alexa Evolution of the inflammatory response in the brain following intracerebral hemorrhage and effects of delayed minocycline treatment.
Psychiatry

Psychiatry

Journal of Addiction Research & Therapy

Author(s): Wasserman JK, Zhu X, Schlichter LC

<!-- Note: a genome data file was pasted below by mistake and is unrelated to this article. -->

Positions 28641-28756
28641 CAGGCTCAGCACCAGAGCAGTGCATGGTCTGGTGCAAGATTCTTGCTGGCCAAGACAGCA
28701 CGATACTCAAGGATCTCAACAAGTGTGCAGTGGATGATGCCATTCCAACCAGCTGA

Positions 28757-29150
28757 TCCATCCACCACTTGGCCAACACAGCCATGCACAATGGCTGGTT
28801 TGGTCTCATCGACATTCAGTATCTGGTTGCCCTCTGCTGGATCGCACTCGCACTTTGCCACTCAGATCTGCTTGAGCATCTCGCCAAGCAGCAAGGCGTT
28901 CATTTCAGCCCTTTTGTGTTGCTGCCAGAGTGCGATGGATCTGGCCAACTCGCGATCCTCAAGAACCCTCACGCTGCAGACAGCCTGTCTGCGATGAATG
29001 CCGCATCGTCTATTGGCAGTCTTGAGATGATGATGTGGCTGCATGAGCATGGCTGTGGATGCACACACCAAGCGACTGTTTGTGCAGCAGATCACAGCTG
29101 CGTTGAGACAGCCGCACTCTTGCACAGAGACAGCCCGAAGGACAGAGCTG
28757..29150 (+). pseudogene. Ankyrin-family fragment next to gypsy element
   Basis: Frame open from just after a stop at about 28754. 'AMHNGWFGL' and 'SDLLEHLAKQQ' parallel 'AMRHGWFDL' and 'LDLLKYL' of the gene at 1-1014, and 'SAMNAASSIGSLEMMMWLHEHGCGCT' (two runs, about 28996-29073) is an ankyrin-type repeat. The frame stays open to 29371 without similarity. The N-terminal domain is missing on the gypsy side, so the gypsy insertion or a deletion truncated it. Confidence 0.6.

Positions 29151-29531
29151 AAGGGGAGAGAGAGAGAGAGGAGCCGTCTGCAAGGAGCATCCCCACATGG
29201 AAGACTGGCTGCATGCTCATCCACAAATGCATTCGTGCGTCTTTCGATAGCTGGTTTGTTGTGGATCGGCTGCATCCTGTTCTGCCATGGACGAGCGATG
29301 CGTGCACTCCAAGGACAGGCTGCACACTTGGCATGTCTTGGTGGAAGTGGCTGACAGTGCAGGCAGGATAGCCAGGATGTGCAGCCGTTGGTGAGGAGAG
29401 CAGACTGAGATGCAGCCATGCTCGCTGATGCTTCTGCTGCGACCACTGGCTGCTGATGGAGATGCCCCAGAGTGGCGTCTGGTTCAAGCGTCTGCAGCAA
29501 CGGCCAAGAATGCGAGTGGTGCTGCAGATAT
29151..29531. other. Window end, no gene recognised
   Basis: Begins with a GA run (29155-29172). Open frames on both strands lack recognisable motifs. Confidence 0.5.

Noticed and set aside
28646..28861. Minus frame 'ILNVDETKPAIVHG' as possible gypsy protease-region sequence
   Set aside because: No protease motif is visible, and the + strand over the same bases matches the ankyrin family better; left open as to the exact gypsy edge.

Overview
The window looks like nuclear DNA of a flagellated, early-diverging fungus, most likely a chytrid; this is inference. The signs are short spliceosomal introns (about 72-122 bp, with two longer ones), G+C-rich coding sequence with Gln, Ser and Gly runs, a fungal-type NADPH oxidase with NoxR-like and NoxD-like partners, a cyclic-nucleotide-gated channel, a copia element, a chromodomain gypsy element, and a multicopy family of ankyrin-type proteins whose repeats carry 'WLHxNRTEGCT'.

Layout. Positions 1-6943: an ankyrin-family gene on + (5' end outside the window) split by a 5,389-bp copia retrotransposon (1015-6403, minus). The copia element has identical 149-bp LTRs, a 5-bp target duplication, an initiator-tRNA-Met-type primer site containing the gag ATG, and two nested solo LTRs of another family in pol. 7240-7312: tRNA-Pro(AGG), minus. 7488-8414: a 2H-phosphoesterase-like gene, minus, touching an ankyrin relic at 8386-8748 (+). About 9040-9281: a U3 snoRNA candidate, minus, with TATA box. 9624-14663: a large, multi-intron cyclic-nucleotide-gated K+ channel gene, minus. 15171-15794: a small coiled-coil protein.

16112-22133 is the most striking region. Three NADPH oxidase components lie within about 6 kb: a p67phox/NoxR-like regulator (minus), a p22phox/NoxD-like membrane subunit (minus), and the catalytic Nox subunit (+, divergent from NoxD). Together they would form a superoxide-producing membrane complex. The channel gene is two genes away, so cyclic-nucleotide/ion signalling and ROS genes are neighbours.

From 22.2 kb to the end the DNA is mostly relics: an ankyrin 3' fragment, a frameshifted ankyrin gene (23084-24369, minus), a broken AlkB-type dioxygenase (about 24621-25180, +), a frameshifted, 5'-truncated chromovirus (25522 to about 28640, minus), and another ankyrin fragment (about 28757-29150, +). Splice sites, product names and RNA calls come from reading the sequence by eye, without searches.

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Abstract There are no effective treatments for intracerebral hemorrhage (ICH). Although inflammation is a potential therapeutic target, there is a dearth of information about time-dependent and cell-specific changes in the expression of inflammation-related genes. Using the collagenase-induced ICH model in rats and real-time quantitative RT-PCR we monitored mRNA levels of markers of glial activation, pro- and anti-inflammatory cytokines, enzymes responsible for cytokine activation and several matrix metalloproteases at 6 h and 1, 3 and 7 days after ICH onset. For the most highly up-regulated genes, immunohistochemistry was then used to identify cell-specific protein expression. Finally, minocycline, a drug widely reported to reduce damage in several models of brain injury, was used to test the hypothesis that it can reduce up-regulation of inflammation-related genes when administered using a clinically relevant dosing regime: intraperitoneal injection beginning 6 h after ICH. Our results show a complex inflammatory response, with different brain cell types producing several pro- and anti-inflammatory molecules for at least 7 days after ICH onset. Included is the first demonstration that astrocytes are an important source of interleukin-1beta (IL-1beta), interleukin-1 receptor antagonist (IL-1ra), interleukin-6 (IL-6) and MMP-12. Importantly, our results demonstrate that while delayed minocycline treatment effectively reduces early up-regulation of TNFalpha and MMP-12, its efficacy is lost when treatment is extended for up to a week, and it does not reduce several other genes associated with microglia activation. These results suggest caution in extrapolating to ICH the promising results of minocycline treatment in other models of brain injury. This article was published in Brain Res and referenced in Journal of Addiction Research & Therapy

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